It can get boring doing the same old thing all the time.  Changing up a bit can breathe new life into an old activity.  The Great Adventure Challenge came about as a bit of a lark, but I now present it as an opportunity to try something different.  Is it odd, silly, maybe even a little juvenile?  Definitely!  But, on the other hand one could make an argument that riding a bike 70 miles to visit a mini-mart qualifies as well.  Combining multiple activities into one event is not something new.  The pentathlon has been around a long time.  Also, triathlons, while somewhat newer, seem to attract hordes of folks who seamlessly go from one activity to another in the confines of a single event.  In that light I offer this challenge to anyone who dares to accept it.  Successful completions of the GA Challenge will earn a permanent place on the honor roll, which I will maintain on the blog.  Up the ante if you like by adding additional rides to the theme park portion of the event.  I am now considering the Super Hero Great Adventure Challenge, which incorporates the Superman, Batman and Green Lantern roller coaster rides into the permanent.  This will not be an easy undertaking as the waiting time to board those rides can be long.  The timing will have to be impeccable.  As with any randonneuring activity outside support is strictly prohibited.  So, having someone hold a place in line is not in the spirit of the event.  If this all sounds kind of crazy, then I'm on the right track.
View subsequent GA Challenges below.  Boo-Ya!

July 20th - Great Adventure Challenge - Superman Edition
Rider - Joe K        Time - 6hrs 50min
The Superman Ultimate Flight is a looping coaster
Your truly suffering hearing damage by the screaming teenager on my left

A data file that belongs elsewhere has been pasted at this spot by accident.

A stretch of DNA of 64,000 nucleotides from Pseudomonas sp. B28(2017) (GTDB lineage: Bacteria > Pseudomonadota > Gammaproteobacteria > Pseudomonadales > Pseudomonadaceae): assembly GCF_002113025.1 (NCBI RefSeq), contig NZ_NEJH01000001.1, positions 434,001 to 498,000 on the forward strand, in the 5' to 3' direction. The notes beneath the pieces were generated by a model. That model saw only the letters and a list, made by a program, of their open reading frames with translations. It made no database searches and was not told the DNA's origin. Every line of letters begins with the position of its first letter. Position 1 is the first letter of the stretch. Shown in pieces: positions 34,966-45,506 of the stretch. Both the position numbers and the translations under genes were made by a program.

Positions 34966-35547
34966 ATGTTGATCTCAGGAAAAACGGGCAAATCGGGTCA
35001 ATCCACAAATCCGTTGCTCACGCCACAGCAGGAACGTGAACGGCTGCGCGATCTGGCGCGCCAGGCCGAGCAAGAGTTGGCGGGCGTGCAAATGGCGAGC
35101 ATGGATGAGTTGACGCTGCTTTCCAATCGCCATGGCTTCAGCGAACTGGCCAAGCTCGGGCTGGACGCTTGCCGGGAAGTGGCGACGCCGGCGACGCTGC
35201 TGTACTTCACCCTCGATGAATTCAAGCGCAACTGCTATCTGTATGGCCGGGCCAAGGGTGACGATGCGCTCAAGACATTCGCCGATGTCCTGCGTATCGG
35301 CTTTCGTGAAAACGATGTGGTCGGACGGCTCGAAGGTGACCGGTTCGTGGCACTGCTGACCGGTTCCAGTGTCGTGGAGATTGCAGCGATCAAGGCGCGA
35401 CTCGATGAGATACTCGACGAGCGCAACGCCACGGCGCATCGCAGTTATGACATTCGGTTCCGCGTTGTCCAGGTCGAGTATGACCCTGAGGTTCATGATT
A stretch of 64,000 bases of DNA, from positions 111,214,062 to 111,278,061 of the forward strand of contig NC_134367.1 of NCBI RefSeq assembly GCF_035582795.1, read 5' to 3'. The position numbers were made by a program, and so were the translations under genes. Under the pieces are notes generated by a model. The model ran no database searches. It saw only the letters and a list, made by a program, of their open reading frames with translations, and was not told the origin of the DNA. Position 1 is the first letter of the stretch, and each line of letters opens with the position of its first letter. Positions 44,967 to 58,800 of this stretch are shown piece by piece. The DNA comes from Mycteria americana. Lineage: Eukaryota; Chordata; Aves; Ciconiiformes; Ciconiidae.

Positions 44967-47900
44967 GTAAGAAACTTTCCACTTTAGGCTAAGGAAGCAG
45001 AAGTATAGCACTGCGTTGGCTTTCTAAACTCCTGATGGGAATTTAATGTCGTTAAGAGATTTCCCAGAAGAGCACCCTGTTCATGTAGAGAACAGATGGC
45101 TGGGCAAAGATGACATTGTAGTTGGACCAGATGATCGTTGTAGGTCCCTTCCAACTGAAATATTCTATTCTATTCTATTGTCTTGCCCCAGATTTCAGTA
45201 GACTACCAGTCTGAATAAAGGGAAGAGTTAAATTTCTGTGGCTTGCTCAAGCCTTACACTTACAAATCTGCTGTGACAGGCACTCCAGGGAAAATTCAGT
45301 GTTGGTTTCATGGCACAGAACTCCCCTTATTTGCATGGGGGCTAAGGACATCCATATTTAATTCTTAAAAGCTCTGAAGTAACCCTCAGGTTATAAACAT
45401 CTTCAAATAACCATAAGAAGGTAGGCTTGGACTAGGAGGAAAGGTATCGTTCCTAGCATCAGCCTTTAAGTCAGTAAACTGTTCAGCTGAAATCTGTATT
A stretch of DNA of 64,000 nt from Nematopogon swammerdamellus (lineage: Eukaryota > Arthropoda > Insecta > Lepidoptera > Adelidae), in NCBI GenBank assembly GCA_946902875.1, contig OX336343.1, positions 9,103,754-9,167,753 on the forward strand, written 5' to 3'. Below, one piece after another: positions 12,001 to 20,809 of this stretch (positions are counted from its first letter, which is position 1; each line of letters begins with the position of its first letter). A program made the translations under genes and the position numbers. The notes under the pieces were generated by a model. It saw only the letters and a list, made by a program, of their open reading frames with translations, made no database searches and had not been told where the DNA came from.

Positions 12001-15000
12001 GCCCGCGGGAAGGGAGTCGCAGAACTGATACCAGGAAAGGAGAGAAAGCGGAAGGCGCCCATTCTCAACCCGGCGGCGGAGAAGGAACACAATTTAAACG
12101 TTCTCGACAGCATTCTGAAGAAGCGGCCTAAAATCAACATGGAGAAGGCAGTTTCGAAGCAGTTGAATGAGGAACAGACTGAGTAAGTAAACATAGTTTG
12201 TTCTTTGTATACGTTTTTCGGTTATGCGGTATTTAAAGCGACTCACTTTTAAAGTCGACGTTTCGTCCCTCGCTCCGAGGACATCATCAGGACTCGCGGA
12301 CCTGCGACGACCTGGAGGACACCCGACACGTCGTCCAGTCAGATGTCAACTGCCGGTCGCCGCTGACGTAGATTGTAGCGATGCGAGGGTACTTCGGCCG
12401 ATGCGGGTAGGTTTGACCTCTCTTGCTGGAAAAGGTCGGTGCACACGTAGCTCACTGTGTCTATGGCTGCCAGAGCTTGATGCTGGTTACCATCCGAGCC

Friday, July 1, 2011

Englewood 600k - Memories of a challenging tour through the Catskills from a muddled brain

The Catskill Mountains, a long time resort area for New Yorkers, continues to be one of the most scenic areas of the state. The route of the Englewood 600k carves through the heart of this region exposing many of the natural wonders and raw beauty the area has to offer. On this basis alone I would have wanted to undertake this adventure offered by the New Jersey Randonneurs. When coupled with the training benefit for Paris-Brest it required little thought.

The first few miles in Englewood
Bob entering New York State
Mordecai and Jon Route 9-D
As one of the volunteers for the series I would do the pre-ride scheduled two weeks before the main event. On the pre-ride the cue sheet, road conditions, and controls would all be tested to ensure no problems for the main field of riders. The volunteers receive credit for the ride as if completed on the calendar day. I would be in the company of fellow volunteers Bob, Jon, and the route designer, Mordecai. I decided that this would be the first real test of the Bike Friday, my intended ride for Paris-Breast.

Musings from the mileage intoxicated: